“The Obama Administration announced today new steps to address growing concerns about burdensome student loan debt by requiring career colleges to do a better job of preparing students for gainful employment—or risk losing access to taxpayer-funded federal student aid. The proposed regulations released by the U.S. Department of Education will help to strengthen students’ options for higher education by giving all career training programs an opportunity to improve, while stopping the flow of federal funding to the lowest-performing ones that fail to do so.”
In order to determine how much a student “should” make after having attended a so-called career college, in 2012 the federal government produced an Excel spreadsheet with more than 7,900 rows of earnings guidelines. The guidelines specify the maximum share of a person’s income that should go to paying back student loans. While this sounds like a misguided but ultimately inconsequential bureaucratic product, in reality it becomes an instrument for dictating the income trajectory for college graduates.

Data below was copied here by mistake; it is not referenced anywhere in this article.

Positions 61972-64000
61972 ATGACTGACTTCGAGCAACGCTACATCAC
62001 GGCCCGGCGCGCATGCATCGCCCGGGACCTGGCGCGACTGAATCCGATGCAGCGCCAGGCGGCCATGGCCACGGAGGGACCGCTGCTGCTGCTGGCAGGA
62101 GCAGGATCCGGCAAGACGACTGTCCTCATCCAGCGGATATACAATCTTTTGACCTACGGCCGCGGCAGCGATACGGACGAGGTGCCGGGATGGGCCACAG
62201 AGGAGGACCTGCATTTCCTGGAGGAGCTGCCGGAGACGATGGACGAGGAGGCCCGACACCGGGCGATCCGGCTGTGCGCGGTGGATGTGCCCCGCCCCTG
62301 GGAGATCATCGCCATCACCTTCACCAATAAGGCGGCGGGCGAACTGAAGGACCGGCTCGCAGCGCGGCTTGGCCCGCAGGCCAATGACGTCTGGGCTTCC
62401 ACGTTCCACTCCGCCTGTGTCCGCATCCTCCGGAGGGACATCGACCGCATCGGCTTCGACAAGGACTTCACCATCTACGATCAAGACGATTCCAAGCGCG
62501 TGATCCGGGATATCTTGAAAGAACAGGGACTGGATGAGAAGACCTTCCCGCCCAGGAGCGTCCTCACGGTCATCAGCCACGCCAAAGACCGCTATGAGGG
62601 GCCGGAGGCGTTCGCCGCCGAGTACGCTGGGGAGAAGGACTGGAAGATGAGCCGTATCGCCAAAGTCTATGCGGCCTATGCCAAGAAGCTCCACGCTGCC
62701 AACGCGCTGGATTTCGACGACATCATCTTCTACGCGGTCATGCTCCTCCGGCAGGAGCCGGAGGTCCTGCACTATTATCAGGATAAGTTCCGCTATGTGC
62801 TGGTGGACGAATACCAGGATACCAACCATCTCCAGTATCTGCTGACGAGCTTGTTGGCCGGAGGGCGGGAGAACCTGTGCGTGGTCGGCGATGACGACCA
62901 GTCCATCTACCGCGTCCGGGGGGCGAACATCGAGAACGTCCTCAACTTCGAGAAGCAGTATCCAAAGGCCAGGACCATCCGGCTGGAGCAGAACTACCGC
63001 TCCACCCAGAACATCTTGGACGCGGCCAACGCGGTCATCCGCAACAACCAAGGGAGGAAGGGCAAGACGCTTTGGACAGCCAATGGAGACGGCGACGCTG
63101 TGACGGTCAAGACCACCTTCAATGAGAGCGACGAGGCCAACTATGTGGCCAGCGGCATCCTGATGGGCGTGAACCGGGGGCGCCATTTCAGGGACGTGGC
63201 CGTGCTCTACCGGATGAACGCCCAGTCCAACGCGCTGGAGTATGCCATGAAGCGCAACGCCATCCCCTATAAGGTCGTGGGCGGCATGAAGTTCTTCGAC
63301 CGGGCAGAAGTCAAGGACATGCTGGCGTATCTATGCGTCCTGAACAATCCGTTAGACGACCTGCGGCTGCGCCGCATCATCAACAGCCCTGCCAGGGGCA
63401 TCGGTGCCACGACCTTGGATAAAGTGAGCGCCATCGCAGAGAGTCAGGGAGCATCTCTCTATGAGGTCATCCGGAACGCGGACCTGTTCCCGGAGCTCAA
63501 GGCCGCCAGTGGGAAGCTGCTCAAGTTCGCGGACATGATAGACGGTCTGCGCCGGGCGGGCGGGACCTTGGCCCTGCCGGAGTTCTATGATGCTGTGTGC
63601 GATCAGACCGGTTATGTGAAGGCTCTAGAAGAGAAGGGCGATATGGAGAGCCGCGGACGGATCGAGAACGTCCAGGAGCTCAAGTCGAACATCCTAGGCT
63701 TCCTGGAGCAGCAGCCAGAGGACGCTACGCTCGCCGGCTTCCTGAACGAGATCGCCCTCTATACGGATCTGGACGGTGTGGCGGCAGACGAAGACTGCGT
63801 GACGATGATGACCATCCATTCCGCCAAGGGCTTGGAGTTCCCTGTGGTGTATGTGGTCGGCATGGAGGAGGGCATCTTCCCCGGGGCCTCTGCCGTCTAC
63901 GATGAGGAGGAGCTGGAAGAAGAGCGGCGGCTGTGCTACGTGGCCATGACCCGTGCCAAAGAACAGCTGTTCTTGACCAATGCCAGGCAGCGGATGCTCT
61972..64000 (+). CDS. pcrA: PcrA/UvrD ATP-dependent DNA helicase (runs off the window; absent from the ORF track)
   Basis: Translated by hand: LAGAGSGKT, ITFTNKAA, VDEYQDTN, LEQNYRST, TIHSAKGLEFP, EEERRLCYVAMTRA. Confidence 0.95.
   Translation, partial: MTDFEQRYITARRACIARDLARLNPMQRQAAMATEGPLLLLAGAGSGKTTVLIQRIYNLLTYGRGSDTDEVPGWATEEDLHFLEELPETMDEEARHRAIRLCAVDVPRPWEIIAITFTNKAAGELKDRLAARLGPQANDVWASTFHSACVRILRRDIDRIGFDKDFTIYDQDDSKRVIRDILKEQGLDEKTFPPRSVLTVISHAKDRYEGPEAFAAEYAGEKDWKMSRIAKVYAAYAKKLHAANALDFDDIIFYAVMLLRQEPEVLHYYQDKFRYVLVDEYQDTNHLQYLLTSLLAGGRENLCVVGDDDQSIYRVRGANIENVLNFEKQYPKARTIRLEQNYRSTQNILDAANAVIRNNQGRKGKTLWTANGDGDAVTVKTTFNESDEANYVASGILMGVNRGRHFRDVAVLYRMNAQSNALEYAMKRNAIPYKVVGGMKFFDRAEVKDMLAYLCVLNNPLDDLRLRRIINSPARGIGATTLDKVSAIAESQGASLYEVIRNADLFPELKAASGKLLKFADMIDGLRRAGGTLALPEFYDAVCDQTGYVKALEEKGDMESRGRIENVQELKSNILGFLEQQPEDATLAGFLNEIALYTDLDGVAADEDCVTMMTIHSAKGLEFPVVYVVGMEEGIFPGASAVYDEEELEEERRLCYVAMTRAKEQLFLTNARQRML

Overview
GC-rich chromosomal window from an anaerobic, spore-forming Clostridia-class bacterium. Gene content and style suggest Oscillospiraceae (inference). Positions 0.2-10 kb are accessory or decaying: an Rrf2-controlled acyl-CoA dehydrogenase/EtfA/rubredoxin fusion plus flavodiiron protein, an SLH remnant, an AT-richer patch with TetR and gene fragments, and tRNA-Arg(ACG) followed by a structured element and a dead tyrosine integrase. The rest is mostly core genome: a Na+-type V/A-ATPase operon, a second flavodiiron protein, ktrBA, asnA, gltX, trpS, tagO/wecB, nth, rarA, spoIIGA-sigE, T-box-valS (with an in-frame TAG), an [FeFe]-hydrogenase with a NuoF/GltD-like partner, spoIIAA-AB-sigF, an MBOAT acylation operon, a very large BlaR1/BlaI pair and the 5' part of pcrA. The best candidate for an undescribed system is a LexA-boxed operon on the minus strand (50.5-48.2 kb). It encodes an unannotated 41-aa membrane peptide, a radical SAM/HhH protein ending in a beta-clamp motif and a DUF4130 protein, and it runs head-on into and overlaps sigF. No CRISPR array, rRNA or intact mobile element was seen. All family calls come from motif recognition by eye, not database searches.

The loans used in the regulations are federal; and since the federal government controls the rates, repayment requirements, and all other financial aspects of the loan, it is easy to use the “Gainful Employment” regulations to establish minimum salaries for people who owe the government on such loans. All the government has to do is, again, to determine the maximum share of a person’s income that can go to paying back loans. If a person pays a larger share, then according to the regulations, she is not making enough money.
But what can the federal government really do if someone does not make what she “should” make? Well, as the quote above indicates, these regulations can be used to go after the educational institutions that a person graduated from. Andrew Quinlan, president of the Center for Freedom and Prosperity, elaborates: